Nonfiction > Henry Craik, ed. > English Prose > Vol. I. Fourteenth to Sixteenth Century
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Henry Craik, ed.  English Prose.  1916.
Vol. I. Fourteenth to Sixteenth Century
 
Critical Introduction by W. P. Ker
William Webbe (c. 1550–1591)
 
[A Discourse of English Poetrie (1586) was written by William Webbe, a. Cambridge scholar, while tutor to the sons of Mr. Edward Sulyard at the manor-house of Flemyngs in Essex. Little is known of Webbe apart from his treatise. He was a friend of Robert Wilmot, one of the authors of the “sententiously composed” tragedy of Tancred and Gismunda, and wrote a letter to him, printed in Wilmot’s revised version of the tragedy in 1592.]  1
 
LITERARY criticism was not to be found in England, except in an occasional and parenthetical form, till the time of Queen Elizabeth. In other countries there had been earlier essays in this field, of which Dante’s treatise de Vulgari Eloquio is the chief, while there are others, the Provençal Rasos de Trobar, the Art de dictier et faire balades of Eustache Deschamps, and the letter of the Marquis of Santillana to the Constable of Portugal, in which various portions of the subject are dealt with, from the elements of grammar to the universal history of the poetic art.  2
  In few of the earlier pieces of criticism in English is there much breadth of view; none, except Sidney’s Apology, goes much beyond the rudiments of verse on the one hand, or commonplace disquisitions on the utility of poetry on the other. Prosody was one of the principal objects of attention; the literature dealing with it ranges from Gascoigne’s Notes of Instruction to the various documents in favour of the classical forms of verse, and from these to Campion’s advocacy of rhymeless but not classical forms, and Daniel’s Defence of Rhyme. The debate on the value of poetry, which called out Sidney’s Apology, is mainly connected with the Puritan assault on the theatres, but goes on independently. The fullest Elizabethan summary of all the popular hypocrisies about poetry is Harington’s introduction to his Orlando Furioso, taken along with his moral and edifying applications of each canto of that poem.  3
  Webbe’s essay refers directly to Gascoigne’s Notes of Instruction concerning the making of verse or rhyme in English, published in 1575; it does not improve on them. Gascoigne’s advice to poets is a plain statement of elementary rules; a sensible explanation of English metre and English forms of stanza, the Rime Royal, the Sonnet, and others. Such doctrine was not superfluous at that time; and it came none too soon, to help to drill the shambling and self-satisfied doggerel of the common rhymers into something like humanity. There is nothing very complicated or subtle in Gascoigne’s notes; they fall in with the Provençal grammarian, in recognising the practical advantages of a rhyming dictionary:—“To help you a little with rhyme (which is also a plain young scholar’s lesson) work thus: when you have set down your first verse, take the last word thereof, and count over all the words of the selfsame sound by order of the alphabets; as for example the last word of your first line is care; to rhyme therewith you have bare, clare, dare, fare, gare, hare, and share, mare, snare, rare, stare, and ware, etc. Of all these take that which best may serve your purpose, carrying reason with rhyme; and if none of them will serve so, then alter the last word of your former verse, but yet do not willingly alter the meaning of your invention.” Gascoigne’s sound judgment is shown in his regret that all English verse should be reduced to the iambic, whereas “we have used in times past other kinds of metres,” and also in his remarks on that dull fashion of poetry common in his time, which made couplets of an Alexandrine and a fourteen-syllable line alternately. Gascoigne calls this “poulter’s measure, which giveth xii. for one dozen, and xiv. for another,” and dismisses it to the hymn-books, where it may still be found: “The long verse of twelve and fouretene syllables, although it be nowadayes vsed in all Theames, yet in my iudgment it would serve best for Psalmes and Himpnes.”  4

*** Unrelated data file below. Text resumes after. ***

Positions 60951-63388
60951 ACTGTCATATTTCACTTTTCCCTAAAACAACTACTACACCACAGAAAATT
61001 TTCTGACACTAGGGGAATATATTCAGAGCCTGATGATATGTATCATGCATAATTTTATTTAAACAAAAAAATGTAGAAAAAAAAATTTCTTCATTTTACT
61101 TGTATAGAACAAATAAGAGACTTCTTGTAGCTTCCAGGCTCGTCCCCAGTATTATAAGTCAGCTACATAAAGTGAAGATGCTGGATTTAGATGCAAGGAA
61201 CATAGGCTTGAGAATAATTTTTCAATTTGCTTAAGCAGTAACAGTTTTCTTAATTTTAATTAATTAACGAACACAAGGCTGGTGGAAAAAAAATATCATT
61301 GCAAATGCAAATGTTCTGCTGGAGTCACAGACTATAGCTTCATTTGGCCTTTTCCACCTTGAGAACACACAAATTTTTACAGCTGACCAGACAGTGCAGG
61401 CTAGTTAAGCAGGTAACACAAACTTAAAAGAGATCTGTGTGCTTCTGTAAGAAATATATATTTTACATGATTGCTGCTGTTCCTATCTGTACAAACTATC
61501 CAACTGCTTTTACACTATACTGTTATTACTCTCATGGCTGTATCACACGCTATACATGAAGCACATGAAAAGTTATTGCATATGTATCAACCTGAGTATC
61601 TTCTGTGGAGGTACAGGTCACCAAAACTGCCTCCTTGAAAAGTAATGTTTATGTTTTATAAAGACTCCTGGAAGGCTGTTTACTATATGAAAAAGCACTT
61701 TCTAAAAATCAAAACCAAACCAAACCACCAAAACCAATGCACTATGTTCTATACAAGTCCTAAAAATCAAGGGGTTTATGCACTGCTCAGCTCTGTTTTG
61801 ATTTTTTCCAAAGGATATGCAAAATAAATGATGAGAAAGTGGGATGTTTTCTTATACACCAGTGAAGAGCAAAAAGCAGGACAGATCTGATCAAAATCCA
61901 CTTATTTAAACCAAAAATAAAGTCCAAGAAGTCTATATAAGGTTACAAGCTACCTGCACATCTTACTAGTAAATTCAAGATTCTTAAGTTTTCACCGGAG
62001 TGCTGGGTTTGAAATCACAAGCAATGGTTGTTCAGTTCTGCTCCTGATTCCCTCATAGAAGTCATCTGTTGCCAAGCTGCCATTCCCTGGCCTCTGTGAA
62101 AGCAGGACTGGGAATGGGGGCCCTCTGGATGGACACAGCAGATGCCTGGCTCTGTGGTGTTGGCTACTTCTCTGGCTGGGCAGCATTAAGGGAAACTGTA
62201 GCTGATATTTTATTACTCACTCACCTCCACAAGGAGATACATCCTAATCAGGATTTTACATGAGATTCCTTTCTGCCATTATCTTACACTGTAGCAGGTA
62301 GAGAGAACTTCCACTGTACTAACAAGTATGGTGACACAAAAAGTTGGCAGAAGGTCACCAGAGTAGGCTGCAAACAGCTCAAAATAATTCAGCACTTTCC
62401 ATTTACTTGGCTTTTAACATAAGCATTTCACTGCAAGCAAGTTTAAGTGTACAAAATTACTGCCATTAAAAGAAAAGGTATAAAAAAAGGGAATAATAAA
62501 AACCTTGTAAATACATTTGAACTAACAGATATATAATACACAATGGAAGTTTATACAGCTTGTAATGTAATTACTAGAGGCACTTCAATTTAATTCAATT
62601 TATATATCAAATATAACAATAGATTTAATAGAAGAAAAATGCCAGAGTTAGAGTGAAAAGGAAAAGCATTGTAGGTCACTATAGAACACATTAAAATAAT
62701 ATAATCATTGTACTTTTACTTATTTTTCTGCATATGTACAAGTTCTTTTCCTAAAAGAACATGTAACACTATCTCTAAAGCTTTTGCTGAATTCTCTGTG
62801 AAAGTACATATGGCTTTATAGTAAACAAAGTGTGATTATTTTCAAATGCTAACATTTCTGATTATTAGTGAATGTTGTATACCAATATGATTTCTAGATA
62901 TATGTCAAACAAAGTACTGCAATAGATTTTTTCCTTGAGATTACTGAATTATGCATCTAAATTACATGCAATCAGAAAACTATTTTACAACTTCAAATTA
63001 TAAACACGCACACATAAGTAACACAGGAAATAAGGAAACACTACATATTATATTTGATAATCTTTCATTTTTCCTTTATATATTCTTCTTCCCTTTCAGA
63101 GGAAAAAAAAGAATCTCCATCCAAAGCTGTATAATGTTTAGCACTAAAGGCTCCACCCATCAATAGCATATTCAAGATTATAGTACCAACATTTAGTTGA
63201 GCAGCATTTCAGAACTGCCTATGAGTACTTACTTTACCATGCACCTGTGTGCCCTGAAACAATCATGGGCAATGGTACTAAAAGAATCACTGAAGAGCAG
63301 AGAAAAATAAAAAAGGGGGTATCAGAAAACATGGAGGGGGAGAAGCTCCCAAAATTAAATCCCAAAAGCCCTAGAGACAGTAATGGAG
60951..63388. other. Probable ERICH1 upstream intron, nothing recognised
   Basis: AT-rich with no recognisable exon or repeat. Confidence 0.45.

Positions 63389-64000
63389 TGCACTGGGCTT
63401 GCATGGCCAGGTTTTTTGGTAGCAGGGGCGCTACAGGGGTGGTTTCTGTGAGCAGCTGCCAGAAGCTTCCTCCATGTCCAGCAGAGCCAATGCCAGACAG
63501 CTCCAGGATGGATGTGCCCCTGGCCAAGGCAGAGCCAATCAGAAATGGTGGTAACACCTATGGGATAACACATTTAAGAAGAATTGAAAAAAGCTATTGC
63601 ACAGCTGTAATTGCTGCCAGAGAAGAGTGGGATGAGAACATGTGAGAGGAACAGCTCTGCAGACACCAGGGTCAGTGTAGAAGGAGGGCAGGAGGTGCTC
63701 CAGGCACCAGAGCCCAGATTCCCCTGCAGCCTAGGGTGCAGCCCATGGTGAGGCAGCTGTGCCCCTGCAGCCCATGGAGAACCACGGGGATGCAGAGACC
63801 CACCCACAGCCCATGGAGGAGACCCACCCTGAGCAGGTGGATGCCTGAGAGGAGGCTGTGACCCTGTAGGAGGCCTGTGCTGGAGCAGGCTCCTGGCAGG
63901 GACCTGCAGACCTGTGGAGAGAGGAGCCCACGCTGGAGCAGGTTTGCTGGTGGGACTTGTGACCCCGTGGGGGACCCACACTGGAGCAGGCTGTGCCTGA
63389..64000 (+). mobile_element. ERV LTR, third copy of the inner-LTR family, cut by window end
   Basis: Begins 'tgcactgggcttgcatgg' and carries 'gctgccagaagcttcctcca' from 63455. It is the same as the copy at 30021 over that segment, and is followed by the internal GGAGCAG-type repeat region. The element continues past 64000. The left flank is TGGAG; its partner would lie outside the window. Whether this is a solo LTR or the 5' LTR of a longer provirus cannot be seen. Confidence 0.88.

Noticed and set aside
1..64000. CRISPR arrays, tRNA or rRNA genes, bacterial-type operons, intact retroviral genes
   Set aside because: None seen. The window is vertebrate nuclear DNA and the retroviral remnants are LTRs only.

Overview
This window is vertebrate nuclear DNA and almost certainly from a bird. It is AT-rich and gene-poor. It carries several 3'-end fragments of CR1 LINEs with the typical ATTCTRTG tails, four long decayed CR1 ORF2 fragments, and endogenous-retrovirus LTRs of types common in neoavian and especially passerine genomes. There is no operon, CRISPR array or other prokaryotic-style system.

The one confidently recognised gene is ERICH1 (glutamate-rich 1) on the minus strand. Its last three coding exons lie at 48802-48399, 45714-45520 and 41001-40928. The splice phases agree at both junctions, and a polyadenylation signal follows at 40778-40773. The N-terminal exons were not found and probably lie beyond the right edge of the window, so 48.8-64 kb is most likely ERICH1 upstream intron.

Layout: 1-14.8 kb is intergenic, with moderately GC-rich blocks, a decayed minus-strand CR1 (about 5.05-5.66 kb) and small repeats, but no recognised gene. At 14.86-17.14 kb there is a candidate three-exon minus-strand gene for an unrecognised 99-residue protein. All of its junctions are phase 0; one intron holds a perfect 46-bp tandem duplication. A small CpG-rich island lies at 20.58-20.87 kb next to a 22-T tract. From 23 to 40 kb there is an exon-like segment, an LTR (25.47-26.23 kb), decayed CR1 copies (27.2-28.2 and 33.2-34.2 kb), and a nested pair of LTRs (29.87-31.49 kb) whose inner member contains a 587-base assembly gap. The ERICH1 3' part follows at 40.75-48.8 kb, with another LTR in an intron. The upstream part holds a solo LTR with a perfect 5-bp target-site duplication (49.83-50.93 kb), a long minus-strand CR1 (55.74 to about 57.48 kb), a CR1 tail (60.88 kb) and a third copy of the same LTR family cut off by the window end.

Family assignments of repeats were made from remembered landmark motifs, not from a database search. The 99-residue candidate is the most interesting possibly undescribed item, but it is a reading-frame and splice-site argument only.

Webbe founds his discourse on Ascham’s Schoolmaster, especially in the theory that rhyme was brought first into Italy by the “Hunnes and Gothians.” He does not quite share Ascham’s contempt for “our rude and beggarly rhyming”: he admires Phaer’s “famous translation” of Virgil into the eights and sixes which Ascham slighted. But he also, though somewhat “in the rearward of the fashion,” attaches himself to Gabriel Harvey, and contributes some arguments in favour of the “reformed kind of English verse”; he offers with much satisfaction some of his own hexameters, to the extent of two Eclogues of Virgil—
        “Tityrus happily thou li’st tumbling under a beech-tree,”
and so forth; and a version of Hobbinol’s praise of Eliza in the Shepherd’s Calendar, done into Sapphics.
  5
  The Discourse is full of interest, as an example of average literary opinions of a certain type. Webbe’s appreciation of the “new poet” of the Shepherd’s Calendar is sincere; his learning is rather casual, his judgment rather wavering and apt to be controlled by other people’s opinion. But his Discourse is published as a “small trauell,” “not as an exquisite censure concerning this matter.”  6
 
 
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